21. The complainant had also said that the article as a whole was inaccurate as he considered it suggested that he still held the views expressed in the headline. The complainant added that it was only made clear towards the end of the article that this was not the case. The Committee noted that the headline stated that the complainant “wished death on ‘Zionists’”, with the past tense indicating that this was a historic desire. The tweets referenced in the article were clearly dated, and furthermore, included the complainant’s recent comments on his current stance in relation to his previous views. As such, the Committee was satisfied that the articles made clear when the statements had been made and as such there was no breach of Clause 1 on this point.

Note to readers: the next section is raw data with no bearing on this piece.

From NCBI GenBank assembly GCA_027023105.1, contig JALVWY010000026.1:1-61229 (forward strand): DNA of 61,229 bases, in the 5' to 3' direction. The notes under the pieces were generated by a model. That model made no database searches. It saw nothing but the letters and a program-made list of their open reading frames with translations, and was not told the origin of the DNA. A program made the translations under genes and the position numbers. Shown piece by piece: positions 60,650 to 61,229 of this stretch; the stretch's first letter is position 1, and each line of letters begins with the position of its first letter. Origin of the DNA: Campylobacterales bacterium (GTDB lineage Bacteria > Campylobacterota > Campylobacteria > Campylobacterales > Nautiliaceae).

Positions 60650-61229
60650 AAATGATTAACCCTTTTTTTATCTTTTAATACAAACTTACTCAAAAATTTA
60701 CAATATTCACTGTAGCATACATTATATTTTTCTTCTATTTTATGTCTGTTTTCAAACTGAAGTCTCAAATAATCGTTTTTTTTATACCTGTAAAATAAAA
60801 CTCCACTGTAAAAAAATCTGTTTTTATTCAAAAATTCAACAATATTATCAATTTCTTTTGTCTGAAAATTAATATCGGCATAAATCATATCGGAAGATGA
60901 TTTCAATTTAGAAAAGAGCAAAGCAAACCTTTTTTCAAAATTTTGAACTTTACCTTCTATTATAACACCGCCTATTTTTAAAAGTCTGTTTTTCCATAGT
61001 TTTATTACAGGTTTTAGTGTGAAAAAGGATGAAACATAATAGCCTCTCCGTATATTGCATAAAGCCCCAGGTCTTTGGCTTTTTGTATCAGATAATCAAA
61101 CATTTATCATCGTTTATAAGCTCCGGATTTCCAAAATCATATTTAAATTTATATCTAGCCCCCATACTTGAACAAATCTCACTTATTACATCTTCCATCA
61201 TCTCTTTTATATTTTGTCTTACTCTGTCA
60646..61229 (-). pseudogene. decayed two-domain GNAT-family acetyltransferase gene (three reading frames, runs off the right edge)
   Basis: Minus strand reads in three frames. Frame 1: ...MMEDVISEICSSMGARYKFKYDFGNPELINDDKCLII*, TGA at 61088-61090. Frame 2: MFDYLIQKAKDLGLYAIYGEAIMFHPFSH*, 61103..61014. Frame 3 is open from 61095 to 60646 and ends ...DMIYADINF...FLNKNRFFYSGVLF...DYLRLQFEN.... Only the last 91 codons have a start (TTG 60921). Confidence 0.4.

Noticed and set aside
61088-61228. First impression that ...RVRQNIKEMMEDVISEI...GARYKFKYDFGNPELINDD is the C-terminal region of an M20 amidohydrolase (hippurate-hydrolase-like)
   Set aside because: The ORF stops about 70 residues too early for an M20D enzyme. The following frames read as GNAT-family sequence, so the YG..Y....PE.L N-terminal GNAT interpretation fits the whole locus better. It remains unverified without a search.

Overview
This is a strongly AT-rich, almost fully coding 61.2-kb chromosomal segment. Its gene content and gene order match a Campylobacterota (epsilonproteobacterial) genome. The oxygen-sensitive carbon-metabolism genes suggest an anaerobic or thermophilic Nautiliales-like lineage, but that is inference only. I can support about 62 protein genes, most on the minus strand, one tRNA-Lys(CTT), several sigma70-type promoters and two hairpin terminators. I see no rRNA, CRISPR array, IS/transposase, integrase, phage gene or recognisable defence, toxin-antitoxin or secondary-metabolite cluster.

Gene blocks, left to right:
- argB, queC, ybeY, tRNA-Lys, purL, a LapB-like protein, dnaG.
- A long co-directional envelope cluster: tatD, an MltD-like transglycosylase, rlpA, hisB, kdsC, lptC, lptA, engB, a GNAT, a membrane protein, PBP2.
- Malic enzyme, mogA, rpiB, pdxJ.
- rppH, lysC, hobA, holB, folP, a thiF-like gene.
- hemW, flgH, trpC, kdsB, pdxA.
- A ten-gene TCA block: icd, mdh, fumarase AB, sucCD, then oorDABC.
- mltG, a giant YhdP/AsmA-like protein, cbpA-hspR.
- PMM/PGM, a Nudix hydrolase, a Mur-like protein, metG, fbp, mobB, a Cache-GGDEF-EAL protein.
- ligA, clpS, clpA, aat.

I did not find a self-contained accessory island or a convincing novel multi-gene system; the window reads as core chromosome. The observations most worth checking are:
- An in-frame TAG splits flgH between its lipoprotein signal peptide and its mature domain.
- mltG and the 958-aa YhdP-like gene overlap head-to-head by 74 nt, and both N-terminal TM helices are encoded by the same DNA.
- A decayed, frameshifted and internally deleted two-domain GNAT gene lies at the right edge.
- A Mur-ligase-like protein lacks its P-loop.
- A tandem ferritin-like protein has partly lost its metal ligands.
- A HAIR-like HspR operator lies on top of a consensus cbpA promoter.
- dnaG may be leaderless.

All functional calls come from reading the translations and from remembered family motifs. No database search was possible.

22. The complainant had also said that Clause 2 and Clause 3 had been breached. The complainant’s social media account was public and had no privacy restrictions, and therefore he did not have a reasonable expectation of privacy over the information included in it. In addition, the tweets were about views that the complainant had chosen to share with a public audience and reporting them did not represent an intrusion into the complainant’s private life. The complainant also complained that it was a breach of his privacy to speak to individuals at the Labour party and the Cabinet Office. The Committee noted the Code does not prevent newspapers from speaking to third parties in relation to stories or approaching people for comment. There was no breach of Clause 2 or Clause 3.